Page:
Was there ever a time when you were watching over your kid run and play all day that you wondered where they’re getting all their energy from?

A recent study sough to bring answers to that question as it found that kids’ muscles ward off fatigue much like how an elite endurance athlete does.

The study, which was published in Frontiers of Physiology, requested a variety of people including young boys, untrained men and endurance athletes to go through high intensity exercises to see how fast their muscles fatigued and recovered.

The researchers had the participants go through a spirited session on a stationary bike and discovered that the boys’ muscles did not get tired as easily, even when going through stress levels that were at par with endurance athletes.

“The picture we get is that, in a high intensity exercise bout, kids fatigue at the same rate as elite athletes,” said Professor Tony Blazevich, a researcher from Edith Cowan University.

“They may even recover more quickly than elite athletes … which might be why kids recover so quickly when they do bouts of play or activity.”

Are kids as fit as endurance athletes?

Tim Olds, a Professor of Health Science at the University of South Australia, relayed the study was intriguing but noted that it wasn’t accurate to say that the kids were just as fit as the endurance athletes.

“What it’s found is the way they recover more resembles endurance athletes, than untrained adults,” said Olds, who was not at all involved in any capacity with the study.

In order to understand why kids have such good endurance and recovery, you need to properly comprehend how the body generates energy, Olds said.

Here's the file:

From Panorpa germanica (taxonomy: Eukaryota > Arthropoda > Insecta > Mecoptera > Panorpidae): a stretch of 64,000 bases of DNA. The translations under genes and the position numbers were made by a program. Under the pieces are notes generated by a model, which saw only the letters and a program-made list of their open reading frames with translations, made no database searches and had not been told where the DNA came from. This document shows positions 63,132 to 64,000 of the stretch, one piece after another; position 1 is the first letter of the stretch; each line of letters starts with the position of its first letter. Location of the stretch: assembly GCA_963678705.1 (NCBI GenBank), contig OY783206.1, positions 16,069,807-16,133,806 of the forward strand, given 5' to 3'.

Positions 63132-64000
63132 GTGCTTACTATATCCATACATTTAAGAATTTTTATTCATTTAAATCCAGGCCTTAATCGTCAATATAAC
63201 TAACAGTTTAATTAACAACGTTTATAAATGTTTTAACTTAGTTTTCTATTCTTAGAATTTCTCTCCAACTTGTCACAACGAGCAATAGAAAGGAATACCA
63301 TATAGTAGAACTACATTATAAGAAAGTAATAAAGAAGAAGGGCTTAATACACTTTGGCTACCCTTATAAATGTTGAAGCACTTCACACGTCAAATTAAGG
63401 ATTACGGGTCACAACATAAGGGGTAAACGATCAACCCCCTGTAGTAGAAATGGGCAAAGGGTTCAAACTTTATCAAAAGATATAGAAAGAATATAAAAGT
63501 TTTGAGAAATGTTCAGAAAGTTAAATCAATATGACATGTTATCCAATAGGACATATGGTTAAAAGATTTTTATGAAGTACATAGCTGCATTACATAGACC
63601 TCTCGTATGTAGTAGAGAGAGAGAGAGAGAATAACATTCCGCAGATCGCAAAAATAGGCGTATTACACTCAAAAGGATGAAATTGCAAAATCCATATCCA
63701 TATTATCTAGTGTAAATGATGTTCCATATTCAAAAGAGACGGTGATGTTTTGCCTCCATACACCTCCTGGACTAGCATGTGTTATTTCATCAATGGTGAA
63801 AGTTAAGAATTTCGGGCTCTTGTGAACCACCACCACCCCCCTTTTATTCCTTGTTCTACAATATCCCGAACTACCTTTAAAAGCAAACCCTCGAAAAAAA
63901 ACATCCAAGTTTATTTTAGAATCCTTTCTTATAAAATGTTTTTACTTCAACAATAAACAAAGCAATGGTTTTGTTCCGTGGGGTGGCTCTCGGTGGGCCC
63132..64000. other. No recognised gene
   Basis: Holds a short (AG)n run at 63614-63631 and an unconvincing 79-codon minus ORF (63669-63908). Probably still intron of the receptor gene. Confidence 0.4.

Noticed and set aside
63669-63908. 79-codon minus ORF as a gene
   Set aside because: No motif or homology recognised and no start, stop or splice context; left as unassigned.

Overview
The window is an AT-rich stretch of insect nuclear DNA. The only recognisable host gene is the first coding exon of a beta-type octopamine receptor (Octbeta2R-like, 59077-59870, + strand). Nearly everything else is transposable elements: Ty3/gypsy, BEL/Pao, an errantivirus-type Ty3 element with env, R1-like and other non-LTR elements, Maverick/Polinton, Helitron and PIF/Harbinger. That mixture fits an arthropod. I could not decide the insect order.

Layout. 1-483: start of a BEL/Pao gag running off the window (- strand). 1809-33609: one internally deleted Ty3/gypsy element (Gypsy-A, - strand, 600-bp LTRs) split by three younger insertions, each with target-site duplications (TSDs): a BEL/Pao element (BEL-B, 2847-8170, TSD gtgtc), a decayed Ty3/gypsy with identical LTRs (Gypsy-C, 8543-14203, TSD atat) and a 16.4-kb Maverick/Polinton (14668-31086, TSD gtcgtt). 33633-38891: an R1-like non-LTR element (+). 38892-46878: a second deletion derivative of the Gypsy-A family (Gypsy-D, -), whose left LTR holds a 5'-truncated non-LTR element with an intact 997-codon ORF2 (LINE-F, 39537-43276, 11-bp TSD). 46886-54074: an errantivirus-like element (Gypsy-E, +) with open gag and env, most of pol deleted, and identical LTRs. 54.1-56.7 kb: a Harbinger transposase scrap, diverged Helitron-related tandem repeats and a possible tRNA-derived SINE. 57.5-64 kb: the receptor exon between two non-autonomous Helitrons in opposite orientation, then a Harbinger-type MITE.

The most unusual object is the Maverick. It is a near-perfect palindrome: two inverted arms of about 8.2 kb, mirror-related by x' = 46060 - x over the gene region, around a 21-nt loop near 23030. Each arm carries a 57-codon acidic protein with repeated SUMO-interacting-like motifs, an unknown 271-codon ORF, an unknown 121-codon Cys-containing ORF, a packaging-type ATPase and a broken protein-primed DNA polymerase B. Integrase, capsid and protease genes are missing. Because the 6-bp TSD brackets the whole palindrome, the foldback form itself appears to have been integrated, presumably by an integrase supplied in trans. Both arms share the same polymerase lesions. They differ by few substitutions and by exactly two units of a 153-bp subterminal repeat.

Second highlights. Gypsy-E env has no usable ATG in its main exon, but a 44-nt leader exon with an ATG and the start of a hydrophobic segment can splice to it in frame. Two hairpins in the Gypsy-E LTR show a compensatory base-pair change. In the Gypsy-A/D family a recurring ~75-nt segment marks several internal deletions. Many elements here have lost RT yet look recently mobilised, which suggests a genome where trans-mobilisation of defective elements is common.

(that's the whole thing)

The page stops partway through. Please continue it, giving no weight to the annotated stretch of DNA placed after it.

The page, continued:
“There are two broad ways to generate energy: one is aerobically … the other process is anaerobically.”

Olds explained that anaerobic energy generation produces lactate and when high levels of lactate build up in muscles, it leads to fatigue.

“But kids don’t have as highly developed anaerobic systems as the average adult … therefore they don’t produce a lot of lactic acid, and therefore they don’t seize up after repeated bouts [of exercise].

“It doesn’t mean that these kids are super fit, it just means that they haven’t yet developed their anaerobic capacity.”

The study also showed the degree at which the boys’ blood cleared lactate was quicker than endurance athletes, letting them recover quickly.

What does this mean for young athletes?

Professor Blazevich said that aside from helping shed light on why 10-year olds appeared to be tireless, the study could also have some us in determining what to focus on in training young athletes.

“We’ve all noticed this and now we’ve got some evidence as to why,” he said.

“If we want kids to want to participate in sport and activity, we have to understand their systems so we know how best to train them. This shows us kids are actually pretty good at playing, stopping, playing, stopping, playing, stopping. So that might mean that playing sports where they just get to run around a lot is much more enjoyable than doing other forms of deliberate exercise like adults might do,” Blazevich remarked.

What’s more, it’s useful for families where kids want to achieve higher levels in sport, by identifying weak spots that need more work on, Blazevich said.

“It looks like their aerobic fitness is very good, so we might therefore target skill, because they’re usually less skilful, strength, because relatively they tend to be weaker, and their high intensity or sprint ability, because of course they are weaker in that than adults as well. So it allows us to target in youth athletes the areas they need for improvement,” he said.